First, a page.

The system administrator or application developer may tag the visual data representations as editable. Alternatively, the system may detect which visualizations are editable. It may do so as illustrated in the following example.
  • [0057]
    In an example, a data set includes the following data elements and model: 1) historic unit prices over time, 2) historic sales units over time, 3) future unit price assumption, 4) revenue calculation that derives revenue as unit cost times units sold.
  • [0058]
    The system administrator or application developer selects these data elements for rendering using line charts. The presentation module interrogates the modeling module to discover which of the data elements are editable and tags them as such. It then presents visual cues on the rendered chart to alert the end user that the chart is editable.
  • [0059]
    In addition to maintaining a catalog of the editable metric-chart mappings, the system may track and provide explicit support for specific chart types. For example, an editable metric rendered as a line chart may consist of points that can be moved up and down, while a pie chart may consist of slices whose area can be adjusted radially.
  • [0060]
    If the chart representing an editable metric is a line chart, for example, the user interface layer may accommodate line chart point adjustment along the vertical axis and collecting information about the relative size of the adjustment linearly. If, on the other hand, the chart representing an editable metric is a pie chart, for example, the interface layer may accommodate pie chart radial adjustment and collecting information about the angle of the adjustment. In this case, the data entry module may calculate the delta to the original angle to derive the size of the new slice.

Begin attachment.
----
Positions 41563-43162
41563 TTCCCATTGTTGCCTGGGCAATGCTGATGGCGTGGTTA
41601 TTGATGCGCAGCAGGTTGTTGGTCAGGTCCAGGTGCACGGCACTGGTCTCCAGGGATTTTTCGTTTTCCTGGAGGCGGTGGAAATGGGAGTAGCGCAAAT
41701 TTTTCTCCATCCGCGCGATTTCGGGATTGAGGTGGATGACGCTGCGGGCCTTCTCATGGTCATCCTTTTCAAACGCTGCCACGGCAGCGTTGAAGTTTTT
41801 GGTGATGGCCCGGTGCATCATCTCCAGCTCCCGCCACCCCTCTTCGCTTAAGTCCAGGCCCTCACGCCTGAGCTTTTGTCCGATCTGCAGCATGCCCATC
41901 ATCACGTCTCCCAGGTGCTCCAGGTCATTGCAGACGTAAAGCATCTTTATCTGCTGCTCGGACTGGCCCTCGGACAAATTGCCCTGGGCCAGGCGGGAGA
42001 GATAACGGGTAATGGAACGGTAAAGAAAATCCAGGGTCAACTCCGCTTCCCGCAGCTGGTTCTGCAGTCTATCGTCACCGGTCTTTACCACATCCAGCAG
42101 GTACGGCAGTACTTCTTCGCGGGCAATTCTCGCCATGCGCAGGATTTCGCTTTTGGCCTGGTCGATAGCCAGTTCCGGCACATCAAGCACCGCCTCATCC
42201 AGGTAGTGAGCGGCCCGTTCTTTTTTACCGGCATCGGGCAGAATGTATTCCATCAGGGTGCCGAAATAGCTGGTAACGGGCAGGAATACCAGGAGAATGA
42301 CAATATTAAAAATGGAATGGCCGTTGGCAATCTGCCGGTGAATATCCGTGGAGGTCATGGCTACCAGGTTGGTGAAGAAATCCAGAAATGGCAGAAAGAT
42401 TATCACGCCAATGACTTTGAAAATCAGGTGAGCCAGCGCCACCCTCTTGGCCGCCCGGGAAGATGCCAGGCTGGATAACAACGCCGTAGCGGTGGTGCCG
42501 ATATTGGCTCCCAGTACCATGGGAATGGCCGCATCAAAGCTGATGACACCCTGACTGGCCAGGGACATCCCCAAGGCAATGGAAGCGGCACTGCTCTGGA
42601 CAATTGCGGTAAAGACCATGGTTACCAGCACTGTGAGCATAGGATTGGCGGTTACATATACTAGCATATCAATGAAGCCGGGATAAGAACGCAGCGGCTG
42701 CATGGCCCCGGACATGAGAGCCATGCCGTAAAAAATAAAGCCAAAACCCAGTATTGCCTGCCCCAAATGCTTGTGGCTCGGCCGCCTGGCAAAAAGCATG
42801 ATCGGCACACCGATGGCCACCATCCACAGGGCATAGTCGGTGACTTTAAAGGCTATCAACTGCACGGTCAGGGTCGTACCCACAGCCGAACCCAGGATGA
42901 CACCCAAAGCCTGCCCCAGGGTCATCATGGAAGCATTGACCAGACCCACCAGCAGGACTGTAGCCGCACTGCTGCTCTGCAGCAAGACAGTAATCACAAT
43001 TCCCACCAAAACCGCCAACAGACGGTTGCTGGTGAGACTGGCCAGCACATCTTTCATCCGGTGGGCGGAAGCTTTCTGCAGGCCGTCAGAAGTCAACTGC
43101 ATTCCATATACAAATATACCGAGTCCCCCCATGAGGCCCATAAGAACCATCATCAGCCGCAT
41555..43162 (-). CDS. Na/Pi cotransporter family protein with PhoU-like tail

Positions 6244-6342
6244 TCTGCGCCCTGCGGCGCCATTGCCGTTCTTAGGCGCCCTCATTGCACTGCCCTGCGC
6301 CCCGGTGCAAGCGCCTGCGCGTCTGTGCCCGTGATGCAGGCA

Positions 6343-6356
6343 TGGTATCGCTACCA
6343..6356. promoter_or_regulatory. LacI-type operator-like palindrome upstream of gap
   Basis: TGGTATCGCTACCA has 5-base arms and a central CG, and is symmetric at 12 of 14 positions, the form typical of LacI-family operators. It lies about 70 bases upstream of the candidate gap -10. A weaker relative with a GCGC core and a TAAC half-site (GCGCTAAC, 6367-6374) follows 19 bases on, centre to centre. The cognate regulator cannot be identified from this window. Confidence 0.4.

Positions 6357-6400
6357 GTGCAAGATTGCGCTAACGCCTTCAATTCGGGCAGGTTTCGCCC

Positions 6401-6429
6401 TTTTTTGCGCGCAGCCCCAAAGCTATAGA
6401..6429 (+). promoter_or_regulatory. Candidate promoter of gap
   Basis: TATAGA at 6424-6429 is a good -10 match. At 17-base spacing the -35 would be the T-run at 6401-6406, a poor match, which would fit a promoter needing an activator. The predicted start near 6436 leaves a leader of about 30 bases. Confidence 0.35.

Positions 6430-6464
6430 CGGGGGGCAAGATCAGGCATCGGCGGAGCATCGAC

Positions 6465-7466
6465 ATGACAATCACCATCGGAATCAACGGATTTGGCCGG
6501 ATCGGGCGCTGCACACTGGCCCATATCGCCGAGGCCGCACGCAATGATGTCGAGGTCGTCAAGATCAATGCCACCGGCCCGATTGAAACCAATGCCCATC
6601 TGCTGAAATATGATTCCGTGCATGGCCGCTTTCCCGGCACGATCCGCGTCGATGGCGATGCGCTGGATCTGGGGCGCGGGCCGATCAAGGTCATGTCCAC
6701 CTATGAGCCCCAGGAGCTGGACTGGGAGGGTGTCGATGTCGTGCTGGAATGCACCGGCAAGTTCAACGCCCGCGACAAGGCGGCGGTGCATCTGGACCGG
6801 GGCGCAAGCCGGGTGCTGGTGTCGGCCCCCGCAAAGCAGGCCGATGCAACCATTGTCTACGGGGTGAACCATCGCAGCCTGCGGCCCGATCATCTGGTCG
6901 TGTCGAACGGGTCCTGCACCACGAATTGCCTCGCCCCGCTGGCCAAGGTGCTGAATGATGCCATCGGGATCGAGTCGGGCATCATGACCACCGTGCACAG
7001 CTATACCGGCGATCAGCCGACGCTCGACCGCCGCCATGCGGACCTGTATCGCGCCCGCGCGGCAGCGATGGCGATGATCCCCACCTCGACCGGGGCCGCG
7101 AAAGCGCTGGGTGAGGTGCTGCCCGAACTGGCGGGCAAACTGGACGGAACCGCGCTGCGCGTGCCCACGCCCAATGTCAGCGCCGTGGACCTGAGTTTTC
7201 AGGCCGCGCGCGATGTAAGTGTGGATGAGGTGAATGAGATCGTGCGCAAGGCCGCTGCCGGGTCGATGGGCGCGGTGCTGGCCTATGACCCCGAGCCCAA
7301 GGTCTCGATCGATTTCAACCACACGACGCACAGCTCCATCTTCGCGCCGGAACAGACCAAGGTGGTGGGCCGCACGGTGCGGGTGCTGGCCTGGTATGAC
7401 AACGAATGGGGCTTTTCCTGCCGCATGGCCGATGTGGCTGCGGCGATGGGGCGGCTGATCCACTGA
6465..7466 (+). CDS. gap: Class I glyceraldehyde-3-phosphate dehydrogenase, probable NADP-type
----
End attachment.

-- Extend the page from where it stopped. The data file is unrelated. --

• [0061]
    Returning to FIG. 8, in step 804 the system detects a visual modification of data and identifies, based on the first mapping, the underlying data to be modified. In the case of FIG. 7, for example, the system detects a visual input that modifies original graph 714 to modified graph 716. Moreover, the system uses the first mapping and determines that the visual modification relates to modifying the underlying data for number of products sold in January, February, and Mach.
  • [0062]
    In step 806, the system generates a second mapping between the visual scale in the modified graph along an axis, e.g., the ordinate, and the numerical scale of the data corresponding to that axis. The system may do so by selecting a numerical range of data along the axis and finding the corresponding visual range (e.g., in pixels) and dividing the second number by the first. In the case of graph chart 713 of FIG. 7, for example, the system generates a second mapping between a number of pixels along the ordinate of graph chart 713 and the numerical scale of the data for the number of products sold. The system may determine that, for example, every 2 pixels in the vertical direction correspond to 1 sold unit.